For these girls, he and others said, it's a simple trade-off: Prostitution looks better than a home life of neglect or abuse. A man who seems kind and attentive - at least at first - can be irresistible.

Still other girls leave home "for the thrill of it," stumbling into forced prostitution along the way, said Jim Anderson, one of the Toledo Police Department's missing-persons detectives. "They're 14, 15 years old. What do they really know at that age?"

Denise was 14 then. She knew.

A girlfriend told Denise, whose real name is not being used at her request.

"She said, 'I met this guy and he's a pimp He's got all these ho's and they work for him and they give him their money.' "

To the South Toledo teen, the scenario sounded "fascinating" - or at least like an escape hatch from a home she said she shared with a hooker mother who was often drunk or high. Maybe, Denise speculated, that's why her mother never noticed that two family friends had molested the teen for years.

One day Denise found her mother crying at the kitchen table. "Why didn't you tell me?" she asked her child.

But in Denise's mind, the better question was: How could you not have known?

"I think I was hardened. I didn't cry," Denise recalled. "I think that's when the resentment began toward my mother."

She skipped school. She smoked dope. She was "deep into rebelling."

And one day, she simply didn't come home.

Standing at a pay phone at a church festival, she punched in the phone number for the pimp she got from her girlfriend.

"He was in Harrisburg. I tell him about the [latest] altercation with my mom. I said, 'Can I come out with you?' He said, 'You know what you'll be doing?' "

She knew.

"He said, 'You know you'll be prostituting?' "

She knew.

"He said, 'You know you're going to have to give me the money?' I said, 'Yeah, I want to be there.' "

Hours after Denise stepped off the bus in Harrisburg, Pa., it wasn't the transactional sex that surprised her.


It was the violence.

Even now, seven years out of the business and removed from the control of any pimp, she still regards split lips and black eyes as mere occupational hazards.

"He was pretty good to me," she said of her pimp. "I can count on two hands the times he hit me."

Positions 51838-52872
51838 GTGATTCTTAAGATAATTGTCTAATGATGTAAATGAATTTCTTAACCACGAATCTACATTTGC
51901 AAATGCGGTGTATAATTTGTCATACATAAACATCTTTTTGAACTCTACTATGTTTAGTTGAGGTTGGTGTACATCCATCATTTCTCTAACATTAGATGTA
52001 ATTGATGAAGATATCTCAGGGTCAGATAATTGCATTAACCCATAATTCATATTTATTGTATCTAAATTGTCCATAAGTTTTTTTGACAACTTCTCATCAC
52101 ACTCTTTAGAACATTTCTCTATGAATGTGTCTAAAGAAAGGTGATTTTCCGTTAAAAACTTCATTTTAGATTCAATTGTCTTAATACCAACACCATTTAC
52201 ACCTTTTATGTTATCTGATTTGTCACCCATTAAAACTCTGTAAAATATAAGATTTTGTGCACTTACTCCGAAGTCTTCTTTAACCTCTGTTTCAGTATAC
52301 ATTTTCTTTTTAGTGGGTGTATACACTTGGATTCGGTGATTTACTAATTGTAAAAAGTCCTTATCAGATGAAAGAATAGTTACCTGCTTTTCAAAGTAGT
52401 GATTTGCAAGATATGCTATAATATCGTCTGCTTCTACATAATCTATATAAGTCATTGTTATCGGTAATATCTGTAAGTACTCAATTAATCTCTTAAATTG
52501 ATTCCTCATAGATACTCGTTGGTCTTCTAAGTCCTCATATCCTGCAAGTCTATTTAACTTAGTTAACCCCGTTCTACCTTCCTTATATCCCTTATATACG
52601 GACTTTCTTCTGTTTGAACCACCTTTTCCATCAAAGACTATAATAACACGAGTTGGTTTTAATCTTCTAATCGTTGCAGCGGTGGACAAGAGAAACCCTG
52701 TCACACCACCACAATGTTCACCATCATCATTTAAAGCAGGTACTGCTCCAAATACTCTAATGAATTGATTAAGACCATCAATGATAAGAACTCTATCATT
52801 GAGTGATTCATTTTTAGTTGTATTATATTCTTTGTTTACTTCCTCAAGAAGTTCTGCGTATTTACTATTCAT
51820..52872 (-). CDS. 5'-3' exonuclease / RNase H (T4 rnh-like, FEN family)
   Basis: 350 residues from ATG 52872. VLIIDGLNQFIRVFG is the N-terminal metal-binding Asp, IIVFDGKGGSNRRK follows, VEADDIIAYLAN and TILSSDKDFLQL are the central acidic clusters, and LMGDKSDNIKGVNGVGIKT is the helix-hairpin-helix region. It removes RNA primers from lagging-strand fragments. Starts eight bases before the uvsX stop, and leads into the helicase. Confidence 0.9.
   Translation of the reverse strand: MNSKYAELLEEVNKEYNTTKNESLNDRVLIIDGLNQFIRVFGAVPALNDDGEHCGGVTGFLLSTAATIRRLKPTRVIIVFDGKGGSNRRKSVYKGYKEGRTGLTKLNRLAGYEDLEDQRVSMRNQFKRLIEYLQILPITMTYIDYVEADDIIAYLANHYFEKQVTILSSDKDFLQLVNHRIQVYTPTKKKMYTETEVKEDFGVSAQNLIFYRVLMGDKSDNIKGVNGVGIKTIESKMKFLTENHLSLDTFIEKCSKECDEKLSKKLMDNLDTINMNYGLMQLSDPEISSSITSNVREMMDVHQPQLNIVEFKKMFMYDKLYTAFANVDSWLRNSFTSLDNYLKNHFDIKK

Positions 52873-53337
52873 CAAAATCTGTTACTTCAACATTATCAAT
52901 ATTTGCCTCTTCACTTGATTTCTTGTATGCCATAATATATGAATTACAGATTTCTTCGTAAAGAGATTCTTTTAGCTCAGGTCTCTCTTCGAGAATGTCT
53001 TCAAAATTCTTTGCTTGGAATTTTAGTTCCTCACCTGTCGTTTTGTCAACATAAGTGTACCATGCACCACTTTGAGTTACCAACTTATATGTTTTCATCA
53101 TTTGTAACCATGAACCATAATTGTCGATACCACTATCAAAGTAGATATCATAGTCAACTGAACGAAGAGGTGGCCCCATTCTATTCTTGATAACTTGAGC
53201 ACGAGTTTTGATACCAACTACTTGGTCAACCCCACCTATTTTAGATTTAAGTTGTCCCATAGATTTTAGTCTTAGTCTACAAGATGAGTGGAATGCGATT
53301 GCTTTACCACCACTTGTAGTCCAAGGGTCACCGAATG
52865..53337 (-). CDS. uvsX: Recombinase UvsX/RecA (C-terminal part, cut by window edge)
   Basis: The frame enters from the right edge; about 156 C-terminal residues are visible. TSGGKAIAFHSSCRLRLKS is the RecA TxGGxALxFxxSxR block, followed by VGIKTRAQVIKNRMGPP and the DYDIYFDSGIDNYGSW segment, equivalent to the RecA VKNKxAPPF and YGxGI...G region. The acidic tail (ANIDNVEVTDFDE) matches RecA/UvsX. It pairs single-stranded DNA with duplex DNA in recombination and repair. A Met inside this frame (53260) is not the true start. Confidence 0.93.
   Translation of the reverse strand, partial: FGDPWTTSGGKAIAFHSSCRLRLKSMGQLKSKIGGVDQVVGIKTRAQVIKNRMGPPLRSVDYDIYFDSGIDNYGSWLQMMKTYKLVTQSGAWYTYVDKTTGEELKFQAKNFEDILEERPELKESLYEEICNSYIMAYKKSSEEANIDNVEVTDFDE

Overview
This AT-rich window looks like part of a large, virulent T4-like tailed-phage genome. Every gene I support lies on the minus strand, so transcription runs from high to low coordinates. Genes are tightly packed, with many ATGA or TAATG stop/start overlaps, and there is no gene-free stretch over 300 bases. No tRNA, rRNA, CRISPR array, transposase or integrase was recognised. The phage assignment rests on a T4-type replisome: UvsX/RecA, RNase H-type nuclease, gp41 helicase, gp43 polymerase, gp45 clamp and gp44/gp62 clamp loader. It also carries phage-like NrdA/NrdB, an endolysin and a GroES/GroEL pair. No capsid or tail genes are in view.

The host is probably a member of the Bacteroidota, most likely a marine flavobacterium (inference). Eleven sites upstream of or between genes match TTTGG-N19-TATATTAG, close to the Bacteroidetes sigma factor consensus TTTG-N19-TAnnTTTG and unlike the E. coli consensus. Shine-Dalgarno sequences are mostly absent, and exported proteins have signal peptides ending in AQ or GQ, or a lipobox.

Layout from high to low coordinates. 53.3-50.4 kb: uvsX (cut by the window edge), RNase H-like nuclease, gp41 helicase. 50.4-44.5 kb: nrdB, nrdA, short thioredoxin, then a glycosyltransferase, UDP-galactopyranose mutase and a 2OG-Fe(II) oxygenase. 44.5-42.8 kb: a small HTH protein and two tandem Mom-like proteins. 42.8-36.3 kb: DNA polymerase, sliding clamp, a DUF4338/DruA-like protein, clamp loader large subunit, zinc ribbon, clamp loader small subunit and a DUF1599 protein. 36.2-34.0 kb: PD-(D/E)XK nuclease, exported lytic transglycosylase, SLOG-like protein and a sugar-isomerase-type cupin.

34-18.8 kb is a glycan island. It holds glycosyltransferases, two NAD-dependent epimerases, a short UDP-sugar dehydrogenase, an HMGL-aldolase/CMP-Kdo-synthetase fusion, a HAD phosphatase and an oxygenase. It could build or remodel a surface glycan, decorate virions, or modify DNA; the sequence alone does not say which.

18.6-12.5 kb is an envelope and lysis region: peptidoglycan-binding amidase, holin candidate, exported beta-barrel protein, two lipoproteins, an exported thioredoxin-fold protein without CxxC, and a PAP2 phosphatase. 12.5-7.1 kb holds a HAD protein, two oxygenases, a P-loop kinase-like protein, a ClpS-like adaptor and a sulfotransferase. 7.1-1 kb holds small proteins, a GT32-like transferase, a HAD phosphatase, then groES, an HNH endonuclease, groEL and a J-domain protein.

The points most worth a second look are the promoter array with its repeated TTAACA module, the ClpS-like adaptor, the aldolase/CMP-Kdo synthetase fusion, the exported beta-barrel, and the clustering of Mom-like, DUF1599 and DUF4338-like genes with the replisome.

Other girls, she added, had less merciful pimps and less luck with johns.

"I know girls who didn't make it out alive," she said.

Denise's story wasn't outlined in the recent indictments, but it might as well have been. In the world of paid sex, brutality is a standard means of maintaining a business structure - or, as prostitution researcher Ms. Williamson described it, "the rapes and the beatings and the stabbings and the brandings."

Ironically, investigators said it was the pimps who complained about working conditions.

"Both my hands were swelled up because I beat the bitch so much," the feds quoted one accused pimp as saying. That same man ended another beating only when he fractured his own hand, authorities said.

Another defendant confided to a fellow pimp that he beat a hooker for pulling in only $700 for a night's work.

Still another, authorities said, broke a woman's nose - an assault he'd been accused of twice before in Toledo. And in 2004, under investigation for a hooker's murder for which he was later exonerated, he talked bluntly with authorities in Indiana about pimp discipline.

"He said, 'Sometimes the only thing to get her attention is to hit her in the face,' " said Lt. Clarke Fine of the Hendricks County Sheriff's Office, near Indianapolis.

The brutality outlined in the indictments could indeed represent a long-standing practice of controlling women through force.

At least four of the Toledo men previously were accused of violence. In separate court cases, local police said these men, acting independently of one another: